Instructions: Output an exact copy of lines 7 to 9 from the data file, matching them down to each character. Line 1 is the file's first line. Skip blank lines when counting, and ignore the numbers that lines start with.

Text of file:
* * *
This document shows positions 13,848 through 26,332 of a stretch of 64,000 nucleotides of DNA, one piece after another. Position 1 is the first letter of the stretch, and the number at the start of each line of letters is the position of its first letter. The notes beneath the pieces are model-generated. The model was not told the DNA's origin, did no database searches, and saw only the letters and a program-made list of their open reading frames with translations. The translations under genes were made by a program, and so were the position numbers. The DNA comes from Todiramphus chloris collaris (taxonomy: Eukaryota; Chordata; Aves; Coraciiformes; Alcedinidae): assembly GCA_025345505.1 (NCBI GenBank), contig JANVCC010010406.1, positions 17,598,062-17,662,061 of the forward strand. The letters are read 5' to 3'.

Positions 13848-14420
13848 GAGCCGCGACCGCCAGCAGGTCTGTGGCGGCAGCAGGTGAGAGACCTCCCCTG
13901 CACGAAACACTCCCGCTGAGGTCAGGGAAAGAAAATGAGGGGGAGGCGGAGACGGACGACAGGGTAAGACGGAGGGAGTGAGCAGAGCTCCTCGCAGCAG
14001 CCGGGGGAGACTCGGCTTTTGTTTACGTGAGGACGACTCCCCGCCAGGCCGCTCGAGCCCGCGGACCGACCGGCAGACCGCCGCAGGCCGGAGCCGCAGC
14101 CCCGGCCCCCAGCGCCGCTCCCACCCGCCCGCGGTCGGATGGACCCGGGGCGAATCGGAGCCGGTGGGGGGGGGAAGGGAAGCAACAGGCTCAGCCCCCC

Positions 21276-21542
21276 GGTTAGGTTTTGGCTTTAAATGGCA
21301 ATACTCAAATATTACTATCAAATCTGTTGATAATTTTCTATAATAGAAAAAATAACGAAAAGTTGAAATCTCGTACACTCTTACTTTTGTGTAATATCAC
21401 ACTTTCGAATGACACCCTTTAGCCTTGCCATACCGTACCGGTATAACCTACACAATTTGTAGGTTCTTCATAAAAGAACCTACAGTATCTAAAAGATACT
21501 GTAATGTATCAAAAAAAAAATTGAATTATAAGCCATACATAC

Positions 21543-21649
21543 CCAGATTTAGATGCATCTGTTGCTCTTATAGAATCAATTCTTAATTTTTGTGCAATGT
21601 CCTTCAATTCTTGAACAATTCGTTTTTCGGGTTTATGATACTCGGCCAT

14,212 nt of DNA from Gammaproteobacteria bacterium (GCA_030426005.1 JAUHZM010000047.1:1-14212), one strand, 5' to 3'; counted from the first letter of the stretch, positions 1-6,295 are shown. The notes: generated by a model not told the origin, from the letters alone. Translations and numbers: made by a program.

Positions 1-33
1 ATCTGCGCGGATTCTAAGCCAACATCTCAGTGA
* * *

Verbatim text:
Positions 21276-21542
21276 GGTTAGGTTTTGGCTTTAAATGGCA
21301 ATACTCAAATATTACTATCAAATCTGTTGATAATTTTCTATAATAGAAAAAATAACGAAAAGTTGAAATCTCGTACACTCTTACTTTTGTGTAATATCAC